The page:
THE MOST EXTENSIVE
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A boy will learn more true wisdom in a public school in a year than by a private education in five. It is not from masters, but from their equals, that youth learn a knowledge of the world.
A French woman is a perfect architect in dress: she never, with Gothic ignorance, mixes the orders; she never tricks out a snobby Doric shape with Corinthian finery; or, to speak without metaphor, she conforms to general fashion only when it happens not to be repugnant to private beauty.
A man who leaves home to mend himself and others is a philosopher; but he who goes from country to country, guided by the blind impulse of curiosity, is a vagabond.
A man's own heart must ever be given to gain that of another.
A silent address is the genuine eloquence of sincerity.
Absence, like death, sets a seal on the image of those we love: we cannot realize the intervening changes which time may have effected.
Age, that lessens the enjoyment of life, increases our desire of living.
Alas! the joys that fortune brings
Are trifling, and decay,
And those who prize the trifling things,
More trifling still than they.
All his faults are such that one loves him still the better for them.
All that a husband or wife really wants is to be pitied a little, praised a little, and appreciated a little.
- [Husbands : Wives]
All that philosophy can teach is to be stubborn or sullen under misfortunes.
All that the wisdom of the proud can teach is to be stubborn or sullen under misfortune.
An emperor in his nightcap will not meet with half the respect of an emperor with a crown.
An Englishman fears contempt more than death.
And even his failings leaned to virtue's side.
And, as a bird each fond endearment tries
To tempt its new-fledg'd offspring to the skies,
He tried each art, reprov'd each dull delay,
Allur'd to brighter worlds, and led the way.
As boys should be educated with temperance, so the first greatest lesson that should be taught them is to admire frugality. It is by the exercise of this virtue alone they can ever expect to be useful members of society.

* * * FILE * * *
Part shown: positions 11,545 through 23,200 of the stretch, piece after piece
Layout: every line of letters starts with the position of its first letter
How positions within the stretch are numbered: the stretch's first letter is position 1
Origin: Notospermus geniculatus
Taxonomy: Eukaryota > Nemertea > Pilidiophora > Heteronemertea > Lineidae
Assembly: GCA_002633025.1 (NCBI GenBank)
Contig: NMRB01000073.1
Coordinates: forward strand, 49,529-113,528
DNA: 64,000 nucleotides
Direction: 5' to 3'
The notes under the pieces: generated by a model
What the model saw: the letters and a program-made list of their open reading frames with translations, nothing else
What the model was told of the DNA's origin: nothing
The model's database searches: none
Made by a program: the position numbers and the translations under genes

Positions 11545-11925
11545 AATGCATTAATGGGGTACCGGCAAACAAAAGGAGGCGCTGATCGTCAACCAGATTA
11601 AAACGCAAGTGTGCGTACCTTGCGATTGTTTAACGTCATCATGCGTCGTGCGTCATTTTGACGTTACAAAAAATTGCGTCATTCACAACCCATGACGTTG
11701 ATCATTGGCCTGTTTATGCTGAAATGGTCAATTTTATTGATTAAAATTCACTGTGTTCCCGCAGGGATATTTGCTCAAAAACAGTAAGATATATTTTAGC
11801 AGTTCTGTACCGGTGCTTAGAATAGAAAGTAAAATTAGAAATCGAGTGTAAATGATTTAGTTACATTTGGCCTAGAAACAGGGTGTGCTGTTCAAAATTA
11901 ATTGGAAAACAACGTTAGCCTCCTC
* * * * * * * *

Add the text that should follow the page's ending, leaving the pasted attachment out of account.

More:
As in some Irish houses, where things are so-so,
One gammon of bacon hangs up for a show;
But, for eating a rasher of what they take pride in,
They'd as soon think of eating the pan it is fried in.
Aspiring beggary is wretchedness itself.
Beside yon straggling fence that skirts the way
With blossom'd furze, unprofitably gay,
There, in his noisy mansion, skill'd to rule,
The village master taught his little school:
A man severe he was, and stern to view,
I knew him well, and every truant knew;
Well had the boding tremblers learn'd to trace
The day's disasters in his morning's face;
Full well they laugh'd with counterfeited glee
At all his jokes, for many a joke had he;
Full well the busy whisper, circling round,
Convey'd the dismal tidings when he frown'd;
Yet he was kind, or if severe in aught,
The love he bore to learning was in fault,
The village all declar'd how much he knew;
'T was certain he could write and cypher too.
Lands he could measure, terms and tides presage;
And e'en the story ran, that he could gauge.
Blest be that spot, where cheerful guests retire
To pause from toil, and trim their evening fire;
Blest that abode, where want and pain repair,
And every stranger finds a ready chair
Blest be those feasts with simple plenty crown'd,
Where all the ruddy family around
Laugh at the jest or pranks, that never fail,
Or sigh with pity at some mournful tale,
Or press the bashful stranger to his food,
And learn the luxury of doing good.
Both wit and understanding are trifles without integrity. The ignorant peasant without fault is greater than the philosopher with many. What is genius or courage without a heart?
But me, not destined such delights to share,
My prime of life in wandering spent and care;
Impell'd, with steps unceasing, to pursue
Some fleeting good, that mocks me with the view
That, like the circle bounding earth and skies,
Allures from far, yet, as I follow, flies;
My fortune leads to traverse reams alone,
And find no spot of all the world my own.
But times are alter'd; trade's unfeeling train
Usurp the land, and dispossess the swain;
Along the lawn, where scatter'd hamlets rose,
Unwieldy wealth and cumbrous pomp repose.
Crimes generally punish themselves.
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